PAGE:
Wednesday, April 20, 2016

Writers secrets: Becky Andersen about dating stories

Online dating for seniors? Why not? And if the answer is yes, why? I am quite out of the dating game now - online or not - but the phenomenon as such is interesting, regardless of the age limit so I approached this debut book by Becky Andersen - to be released this June - with curiosity. 
My expectations were more than rewarded because besides the very practical tips about profiles and how to approach online matches and how to get ready for the first, second and thirds date, it is so well written and shares so many hilarious experiences that was impossible to put it down until the end.
The end is happy, followed by a marriage, but this is maybe less important. In a way, you maybe want to read more stories for couple of good hours. 
This is Becky's first book and I was curious to find out more about the writing process, her experience with the publishing industry and maybe some tips for the writers in the making. Her experiences are the subject of the interview published part of the Writers Secrets series. 

Disclaimer: The book was offered by the publisher via NetGalley.com. 

What was the most difficult part of starting to write?
Photo courtesy Becky Andersen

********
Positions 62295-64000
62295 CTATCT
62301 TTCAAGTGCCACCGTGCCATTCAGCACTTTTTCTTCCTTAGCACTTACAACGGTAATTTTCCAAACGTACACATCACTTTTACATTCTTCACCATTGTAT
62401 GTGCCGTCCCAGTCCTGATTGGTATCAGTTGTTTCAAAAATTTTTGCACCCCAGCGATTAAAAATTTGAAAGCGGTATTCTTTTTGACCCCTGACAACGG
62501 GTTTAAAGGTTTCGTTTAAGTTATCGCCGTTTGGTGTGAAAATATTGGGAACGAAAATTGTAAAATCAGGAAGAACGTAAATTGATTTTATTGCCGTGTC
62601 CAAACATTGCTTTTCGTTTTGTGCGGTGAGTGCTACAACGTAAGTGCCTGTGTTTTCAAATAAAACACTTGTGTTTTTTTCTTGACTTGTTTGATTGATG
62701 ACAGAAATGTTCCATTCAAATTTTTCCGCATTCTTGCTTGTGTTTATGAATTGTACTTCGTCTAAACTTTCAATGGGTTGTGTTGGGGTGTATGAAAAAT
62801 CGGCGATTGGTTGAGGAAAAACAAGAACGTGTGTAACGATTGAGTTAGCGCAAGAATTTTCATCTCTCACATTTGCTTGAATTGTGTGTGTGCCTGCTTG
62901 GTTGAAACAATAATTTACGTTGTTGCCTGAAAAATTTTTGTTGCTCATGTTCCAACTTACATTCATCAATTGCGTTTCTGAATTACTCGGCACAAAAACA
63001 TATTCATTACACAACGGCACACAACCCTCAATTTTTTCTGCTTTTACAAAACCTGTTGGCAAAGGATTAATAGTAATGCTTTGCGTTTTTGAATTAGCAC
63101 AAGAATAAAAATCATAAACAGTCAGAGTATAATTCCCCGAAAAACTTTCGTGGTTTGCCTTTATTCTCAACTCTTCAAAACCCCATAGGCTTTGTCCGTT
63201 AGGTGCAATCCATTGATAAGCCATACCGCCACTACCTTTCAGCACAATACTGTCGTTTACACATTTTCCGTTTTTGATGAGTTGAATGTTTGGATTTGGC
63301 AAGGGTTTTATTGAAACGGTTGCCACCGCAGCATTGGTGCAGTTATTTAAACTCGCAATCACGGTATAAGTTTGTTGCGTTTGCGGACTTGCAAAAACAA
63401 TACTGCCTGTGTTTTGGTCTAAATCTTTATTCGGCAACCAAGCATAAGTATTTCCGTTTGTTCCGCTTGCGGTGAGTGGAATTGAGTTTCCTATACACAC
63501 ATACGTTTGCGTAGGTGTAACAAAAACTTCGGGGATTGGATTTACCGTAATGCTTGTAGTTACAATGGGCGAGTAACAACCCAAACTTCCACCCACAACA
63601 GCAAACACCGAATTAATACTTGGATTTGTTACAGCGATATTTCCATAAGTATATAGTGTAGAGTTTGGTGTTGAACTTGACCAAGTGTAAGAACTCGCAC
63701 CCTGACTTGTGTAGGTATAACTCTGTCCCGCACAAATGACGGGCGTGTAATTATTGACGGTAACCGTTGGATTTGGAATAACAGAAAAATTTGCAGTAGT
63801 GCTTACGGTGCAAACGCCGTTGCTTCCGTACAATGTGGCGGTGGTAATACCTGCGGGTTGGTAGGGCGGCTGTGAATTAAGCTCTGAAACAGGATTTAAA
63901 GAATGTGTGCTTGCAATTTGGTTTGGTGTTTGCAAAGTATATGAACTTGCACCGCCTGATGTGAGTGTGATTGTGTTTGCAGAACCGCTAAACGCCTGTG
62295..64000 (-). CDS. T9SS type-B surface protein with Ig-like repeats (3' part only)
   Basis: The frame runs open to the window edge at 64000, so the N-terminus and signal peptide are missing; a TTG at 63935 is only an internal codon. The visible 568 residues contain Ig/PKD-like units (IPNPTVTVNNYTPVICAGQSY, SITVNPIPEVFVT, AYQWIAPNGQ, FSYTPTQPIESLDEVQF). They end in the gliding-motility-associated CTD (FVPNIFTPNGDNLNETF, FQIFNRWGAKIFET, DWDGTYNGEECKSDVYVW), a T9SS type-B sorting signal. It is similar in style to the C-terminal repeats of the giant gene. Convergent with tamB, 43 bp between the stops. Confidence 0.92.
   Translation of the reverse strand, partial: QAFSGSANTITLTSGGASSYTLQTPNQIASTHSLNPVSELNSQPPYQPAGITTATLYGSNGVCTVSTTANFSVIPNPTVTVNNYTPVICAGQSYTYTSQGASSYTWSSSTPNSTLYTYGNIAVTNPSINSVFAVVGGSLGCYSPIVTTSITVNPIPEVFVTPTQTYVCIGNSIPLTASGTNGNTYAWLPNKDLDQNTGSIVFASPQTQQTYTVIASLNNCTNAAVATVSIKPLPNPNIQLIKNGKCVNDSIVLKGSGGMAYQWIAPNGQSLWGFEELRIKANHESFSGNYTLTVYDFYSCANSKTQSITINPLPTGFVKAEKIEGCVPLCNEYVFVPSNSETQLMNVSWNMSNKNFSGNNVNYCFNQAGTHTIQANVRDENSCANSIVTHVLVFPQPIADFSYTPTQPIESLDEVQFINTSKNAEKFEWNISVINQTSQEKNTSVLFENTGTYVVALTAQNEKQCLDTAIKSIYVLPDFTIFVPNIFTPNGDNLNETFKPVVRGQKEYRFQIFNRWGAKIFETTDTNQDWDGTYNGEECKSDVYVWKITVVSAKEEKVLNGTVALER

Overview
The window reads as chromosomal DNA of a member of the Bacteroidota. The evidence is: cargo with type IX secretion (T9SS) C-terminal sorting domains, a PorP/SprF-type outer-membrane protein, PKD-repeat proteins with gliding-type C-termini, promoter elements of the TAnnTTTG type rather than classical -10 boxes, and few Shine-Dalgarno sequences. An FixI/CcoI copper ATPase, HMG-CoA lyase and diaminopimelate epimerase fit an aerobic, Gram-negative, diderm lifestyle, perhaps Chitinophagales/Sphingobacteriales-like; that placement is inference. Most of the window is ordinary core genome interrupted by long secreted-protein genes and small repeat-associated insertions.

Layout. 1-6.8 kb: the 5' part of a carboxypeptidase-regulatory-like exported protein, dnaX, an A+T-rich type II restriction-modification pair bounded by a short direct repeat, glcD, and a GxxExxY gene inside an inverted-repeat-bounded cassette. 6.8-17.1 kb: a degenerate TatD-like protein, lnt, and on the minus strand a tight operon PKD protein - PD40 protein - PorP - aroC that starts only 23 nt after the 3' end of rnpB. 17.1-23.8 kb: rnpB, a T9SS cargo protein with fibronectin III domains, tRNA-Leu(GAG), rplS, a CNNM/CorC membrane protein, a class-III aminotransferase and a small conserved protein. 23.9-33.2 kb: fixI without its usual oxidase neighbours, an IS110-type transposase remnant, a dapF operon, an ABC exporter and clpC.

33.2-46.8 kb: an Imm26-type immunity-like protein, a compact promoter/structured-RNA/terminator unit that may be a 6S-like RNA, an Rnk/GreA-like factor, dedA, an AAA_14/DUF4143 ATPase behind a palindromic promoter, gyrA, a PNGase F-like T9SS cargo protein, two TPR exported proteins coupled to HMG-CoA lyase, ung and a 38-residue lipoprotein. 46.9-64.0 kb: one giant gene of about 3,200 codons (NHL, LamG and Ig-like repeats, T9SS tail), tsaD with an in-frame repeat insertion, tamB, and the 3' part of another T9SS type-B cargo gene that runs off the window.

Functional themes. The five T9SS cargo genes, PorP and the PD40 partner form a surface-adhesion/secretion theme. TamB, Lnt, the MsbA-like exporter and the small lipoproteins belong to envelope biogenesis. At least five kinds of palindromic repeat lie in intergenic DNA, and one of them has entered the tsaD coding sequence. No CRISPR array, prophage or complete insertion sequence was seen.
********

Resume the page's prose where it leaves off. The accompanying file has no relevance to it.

For me, it was trying to determine how to immediately capture a reader’s attention. I think if this had been fiction, it might have been easier.  But to put down in words just what happened to me that resulted in this book, there were almost too many options!  Do I start with my background, with the death of my husband, or do I lay groundwork on being a baby boomer?  I think the paper industry benefited from my confusion, because I would type page after page, print them off, then lay them aside and read a few days later.  I filled up my recycling basket several times, and bought several reams of paper over the course of several weeks.  I have to admit that while I kept telling myself “I’m retired,”  There’s no hurry,”  “This is just a hobby,” I also kept thinking, “You’re not getting any younger,” “Better get this stuff written before I develop dementia,” “I need to get a life!”

My tips for the first-time writer:
I have discovered, after the fact, that there are “clubs,” or groups of writers who get together and critique each other’s on-going work.  I wish I had known about that at the beginning. I struggled being my own worst critic, and sometimes spent a lot of time writing something, only to have the editor suggest something else.  It would have been nice to give a chapter or two to some others to get their feedback on which way the story was headed: is it too weak, too “talky,” should I write as though I was telling my story directly as it happened or use past tense, would the story be stronger if I started at the “end” and flashed back to the beginning, or just what?
Also, ideas or phrases that are PERFECT for the story may wake you up at night, or pop into your head during a shower, or in the middle of a movie – so always be able to write them down or record them vocally. I would have Hollywood after me to make my book into a movie by now if I’d done that!
How easy was it to find a publisher?